And torturing innocent people is also not going to help anyone's family. In fact, all of this likely puts them more at risk. It is not human nature to ignore these wrongs. Some will join the fight against us just to avenge those wrongs. And I speak of people who would not have done so without it.
This type of excuse you make above for evil doesn't hold up. It doesn't excuse torture. As for expertise, there are plenty who side with me.
Here are a couple:
Moreover, Zimbardo told LiveScience that torture is not an effective way to gather intelligence. Compared with police settings, in which detectives build social rapport and often get confessions without physical force, secret interrogation squads can alienate prisoners and elicit unreliable information, he said.
(For example, a Libyan detainee linked to al-Qaida falsely revealed under torture that there were weapons of mass destruction in Iraq — a key reason for the U.S. invasion of Iraq, Allen said.)
Study: U.S. Torture Techniques Unethical, Ineffective
As early as the third century A.D., the great Roman Jurist Ulpian noted that information obtained through torture was not to be trusted because some people are “so susceptible to pain that they will tell any lie rather than suffer it” (Peters, 1996). This warning about the unreliability of information extracted through the use of torture has echoed across the centuries. As one CIA operative who participated in torture during the Vietnam War put it, “We had people who were willing to confess to anything if we would just stop torturing them” (Andersen, 2004, p. 3). Indeed, the Army Field Manual explains that strategically useful information is best obtained from prisoners who are treated humanely, and that information obtained through torture has produced faulty intelligence (Leahy, 2005).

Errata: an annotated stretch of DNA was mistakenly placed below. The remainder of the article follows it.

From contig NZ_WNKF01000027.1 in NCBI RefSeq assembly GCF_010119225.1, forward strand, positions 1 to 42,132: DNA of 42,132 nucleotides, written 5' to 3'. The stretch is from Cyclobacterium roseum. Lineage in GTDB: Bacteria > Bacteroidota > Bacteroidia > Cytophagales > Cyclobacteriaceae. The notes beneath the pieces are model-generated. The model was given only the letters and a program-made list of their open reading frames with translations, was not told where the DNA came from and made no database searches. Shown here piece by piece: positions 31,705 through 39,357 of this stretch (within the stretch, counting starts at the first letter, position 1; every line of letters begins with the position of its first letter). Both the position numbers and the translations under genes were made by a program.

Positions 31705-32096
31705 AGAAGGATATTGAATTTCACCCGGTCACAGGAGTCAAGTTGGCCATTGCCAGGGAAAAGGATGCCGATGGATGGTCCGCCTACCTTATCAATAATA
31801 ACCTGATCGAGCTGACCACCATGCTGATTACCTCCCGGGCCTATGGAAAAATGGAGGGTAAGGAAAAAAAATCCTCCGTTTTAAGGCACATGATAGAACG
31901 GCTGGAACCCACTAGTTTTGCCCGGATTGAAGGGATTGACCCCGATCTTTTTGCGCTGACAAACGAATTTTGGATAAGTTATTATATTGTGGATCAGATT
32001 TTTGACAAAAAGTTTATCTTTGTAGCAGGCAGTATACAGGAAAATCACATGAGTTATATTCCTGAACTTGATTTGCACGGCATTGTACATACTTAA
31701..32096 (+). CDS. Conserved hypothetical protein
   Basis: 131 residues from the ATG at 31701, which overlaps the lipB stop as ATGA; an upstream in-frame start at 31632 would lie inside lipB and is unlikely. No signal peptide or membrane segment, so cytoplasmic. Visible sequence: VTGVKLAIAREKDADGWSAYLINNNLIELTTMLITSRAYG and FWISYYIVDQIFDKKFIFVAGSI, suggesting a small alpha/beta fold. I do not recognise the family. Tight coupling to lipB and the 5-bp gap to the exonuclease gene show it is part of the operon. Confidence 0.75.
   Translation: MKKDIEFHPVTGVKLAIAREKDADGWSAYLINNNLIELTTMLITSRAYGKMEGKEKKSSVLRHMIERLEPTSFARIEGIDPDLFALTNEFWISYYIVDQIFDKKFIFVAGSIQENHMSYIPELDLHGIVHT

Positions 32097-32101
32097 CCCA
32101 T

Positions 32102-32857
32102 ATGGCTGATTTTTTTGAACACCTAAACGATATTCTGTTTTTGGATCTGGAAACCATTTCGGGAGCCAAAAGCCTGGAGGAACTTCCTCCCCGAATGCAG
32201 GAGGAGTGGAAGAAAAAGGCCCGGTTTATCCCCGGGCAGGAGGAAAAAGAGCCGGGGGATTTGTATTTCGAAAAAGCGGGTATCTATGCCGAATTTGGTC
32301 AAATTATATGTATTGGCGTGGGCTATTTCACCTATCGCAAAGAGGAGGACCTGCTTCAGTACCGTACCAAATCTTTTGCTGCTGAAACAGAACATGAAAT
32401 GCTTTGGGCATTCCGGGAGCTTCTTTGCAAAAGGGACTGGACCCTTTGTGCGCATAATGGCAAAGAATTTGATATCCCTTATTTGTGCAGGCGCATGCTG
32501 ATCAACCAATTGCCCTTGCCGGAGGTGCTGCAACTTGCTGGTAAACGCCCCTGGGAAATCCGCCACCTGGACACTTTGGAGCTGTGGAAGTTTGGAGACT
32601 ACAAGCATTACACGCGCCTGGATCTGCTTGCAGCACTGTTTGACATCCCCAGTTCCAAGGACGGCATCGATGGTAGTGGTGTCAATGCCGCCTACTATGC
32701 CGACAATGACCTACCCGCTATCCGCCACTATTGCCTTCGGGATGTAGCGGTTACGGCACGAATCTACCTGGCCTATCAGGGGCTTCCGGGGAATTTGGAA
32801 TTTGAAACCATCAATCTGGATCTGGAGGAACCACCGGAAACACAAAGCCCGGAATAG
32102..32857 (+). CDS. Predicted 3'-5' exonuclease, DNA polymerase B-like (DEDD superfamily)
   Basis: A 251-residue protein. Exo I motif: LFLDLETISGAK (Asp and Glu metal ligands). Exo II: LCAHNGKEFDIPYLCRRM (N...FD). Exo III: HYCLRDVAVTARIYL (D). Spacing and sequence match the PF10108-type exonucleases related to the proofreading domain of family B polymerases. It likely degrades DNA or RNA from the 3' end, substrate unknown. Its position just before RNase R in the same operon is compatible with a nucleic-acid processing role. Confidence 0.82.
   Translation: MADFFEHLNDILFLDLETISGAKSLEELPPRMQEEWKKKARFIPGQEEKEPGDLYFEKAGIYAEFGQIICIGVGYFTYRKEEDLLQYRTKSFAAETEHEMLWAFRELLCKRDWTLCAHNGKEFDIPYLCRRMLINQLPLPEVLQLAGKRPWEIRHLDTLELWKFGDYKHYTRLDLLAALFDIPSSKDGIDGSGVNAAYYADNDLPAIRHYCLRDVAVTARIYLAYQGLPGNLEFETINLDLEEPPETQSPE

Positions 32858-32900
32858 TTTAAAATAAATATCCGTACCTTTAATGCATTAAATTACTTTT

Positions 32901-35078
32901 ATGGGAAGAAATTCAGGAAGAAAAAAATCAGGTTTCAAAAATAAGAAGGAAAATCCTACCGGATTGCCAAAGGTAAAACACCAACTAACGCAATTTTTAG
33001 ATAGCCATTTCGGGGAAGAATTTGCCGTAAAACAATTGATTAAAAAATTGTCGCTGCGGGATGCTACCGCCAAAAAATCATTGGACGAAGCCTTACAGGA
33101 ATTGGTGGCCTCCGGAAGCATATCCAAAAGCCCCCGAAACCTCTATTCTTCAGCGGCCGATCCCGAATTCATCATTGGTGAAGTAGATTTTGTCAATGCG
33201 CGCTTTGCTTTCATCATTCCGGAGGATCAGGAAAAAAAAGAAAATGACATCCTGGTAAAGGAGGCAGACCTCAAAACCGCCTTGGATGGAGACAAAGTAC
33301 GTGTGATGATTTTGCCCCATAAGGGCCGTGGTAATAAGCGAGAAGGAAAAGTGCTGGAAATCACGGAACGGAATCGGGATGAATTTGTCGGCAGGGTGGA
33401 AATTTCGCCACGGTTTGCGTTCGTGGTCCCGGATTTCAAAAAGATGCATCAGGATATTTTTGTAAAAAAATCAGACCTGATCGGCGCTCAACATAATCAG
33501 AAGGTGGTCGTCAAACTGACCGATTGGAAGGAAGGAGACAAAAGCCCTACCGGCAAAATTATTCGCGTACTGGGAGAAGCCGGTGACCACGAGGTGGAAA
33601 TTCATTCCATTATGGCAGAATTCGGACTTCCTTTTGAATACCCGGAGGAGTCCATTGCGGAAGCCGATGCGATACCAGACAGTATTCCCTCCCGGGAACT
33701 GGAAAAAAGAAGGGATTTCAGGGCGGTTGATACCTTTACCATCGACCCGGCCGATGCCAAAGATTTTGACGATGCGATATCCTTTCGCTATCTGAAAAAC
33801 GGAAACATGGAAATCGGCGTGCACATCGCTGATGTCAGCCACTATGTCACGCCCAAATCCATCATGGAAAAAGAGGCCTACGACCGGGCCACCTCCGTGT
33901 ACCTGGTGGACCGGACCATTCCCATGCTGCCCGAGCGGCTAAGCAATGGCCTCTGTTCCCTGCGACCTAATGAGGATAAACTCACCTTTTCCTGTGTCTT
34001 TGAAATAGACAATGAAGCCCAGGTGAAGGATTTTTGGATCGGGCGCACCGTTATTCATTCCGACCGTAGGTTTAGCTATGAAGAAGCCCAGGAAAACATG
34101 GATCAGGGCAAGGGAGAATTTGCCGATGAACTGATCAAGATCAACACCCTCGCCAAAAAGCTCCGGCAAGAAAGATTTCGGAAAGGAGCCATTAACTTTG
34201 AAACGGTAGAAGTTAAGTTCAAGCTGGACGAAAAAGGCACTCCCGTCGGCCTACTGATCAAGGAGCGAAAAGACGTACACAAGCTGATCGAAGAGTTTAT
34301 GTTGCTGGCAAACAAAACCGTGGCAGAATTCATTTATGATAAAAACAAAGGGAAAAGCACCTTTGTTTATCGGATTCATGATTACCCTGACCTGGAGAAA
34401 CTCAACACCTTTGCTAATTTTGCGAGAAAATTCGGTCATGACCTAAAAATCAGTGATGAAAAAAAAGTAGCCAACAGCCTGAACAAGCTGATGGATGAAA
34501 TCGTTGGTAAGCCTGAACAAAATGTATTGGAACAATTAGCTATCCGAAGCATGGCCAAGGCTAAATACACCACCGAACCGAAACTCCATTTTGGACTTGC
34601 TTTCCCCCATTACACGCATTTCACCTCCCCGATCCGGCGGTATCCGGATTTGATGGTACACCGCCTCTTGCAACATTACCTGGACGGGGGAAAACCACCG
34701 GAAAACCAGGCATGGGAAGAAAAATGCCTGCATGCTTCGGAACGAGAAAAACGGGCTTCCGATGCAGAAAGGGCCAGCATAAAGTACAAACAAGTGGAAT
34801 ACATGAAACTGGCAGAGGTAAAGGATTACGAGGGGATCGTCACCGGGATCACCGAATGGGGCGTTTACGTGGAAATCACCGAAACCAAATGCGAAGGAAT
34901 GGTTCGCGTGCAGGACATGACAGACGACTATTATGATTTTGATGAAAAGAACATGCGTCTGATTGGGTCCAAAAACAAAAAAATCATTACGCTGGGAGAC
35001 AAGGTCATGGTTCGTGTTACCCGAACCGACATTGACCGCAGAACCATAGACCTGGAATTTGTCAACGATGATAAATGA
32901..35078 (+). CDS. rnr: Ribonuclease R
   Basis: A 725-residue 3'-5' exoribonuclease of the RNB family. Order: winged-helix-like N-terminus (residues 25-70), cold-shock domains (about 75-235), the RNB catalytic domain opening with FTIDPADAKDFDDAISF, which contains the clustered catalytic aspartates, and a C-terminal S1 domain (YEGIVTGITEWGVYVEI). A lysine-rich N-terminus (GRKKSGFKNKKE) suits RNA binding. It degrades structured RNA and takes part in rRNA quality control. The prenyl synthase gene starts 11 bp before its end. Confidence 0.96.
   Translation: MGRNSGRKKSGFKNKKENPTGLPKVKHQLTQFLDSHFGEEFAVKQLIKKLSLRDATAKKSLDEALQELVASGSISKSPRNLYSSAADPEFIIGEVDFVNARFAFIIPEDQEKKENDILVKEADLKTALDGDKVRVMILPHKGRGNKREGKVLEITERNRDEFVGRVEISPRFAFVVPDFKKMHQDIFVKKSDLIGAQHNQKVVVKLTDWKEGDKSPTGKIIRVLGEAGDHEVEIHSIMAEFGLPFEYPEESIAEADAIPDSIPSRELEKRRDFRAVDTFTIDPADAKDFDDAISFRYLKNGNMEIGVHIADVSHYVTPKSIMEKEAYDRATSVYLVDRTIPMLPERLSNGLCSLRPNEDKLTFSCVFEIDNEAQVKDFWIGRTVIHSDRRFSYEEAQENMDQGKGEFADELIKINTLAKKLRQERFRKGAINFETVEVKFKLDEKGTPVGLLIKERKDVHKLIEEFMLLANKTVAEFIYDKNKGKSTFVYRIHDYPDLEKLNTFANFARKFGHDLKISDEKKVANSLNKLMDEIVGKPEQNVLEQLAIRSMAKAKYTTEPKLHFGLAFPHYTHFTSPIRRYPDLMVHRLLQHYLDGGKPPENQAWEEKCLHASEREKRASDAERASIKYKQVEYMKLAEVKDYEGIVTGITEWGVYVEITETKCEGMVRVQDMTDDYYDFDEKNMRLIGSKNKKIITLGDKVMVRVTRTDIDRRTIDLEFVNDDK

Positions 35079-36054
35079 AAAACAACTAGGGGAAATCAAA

Although torture does not produce reliable information, it may persist because it satisfies psychological needs in times of stress. Specifically, it counters a sense of desperation, reassures interrogators that they are in control, and bestows a feeling of empowerment, at least in the enclosed world of the interrogation room (Carlsmith & Sood, 2009). As one scholar put it, “Even though torture is not, on balance, effective or rational, it persists through its deep psychological appeal, to the powerful and the powerless alike, in times of crisis” (McCoy, 2006, p. 207).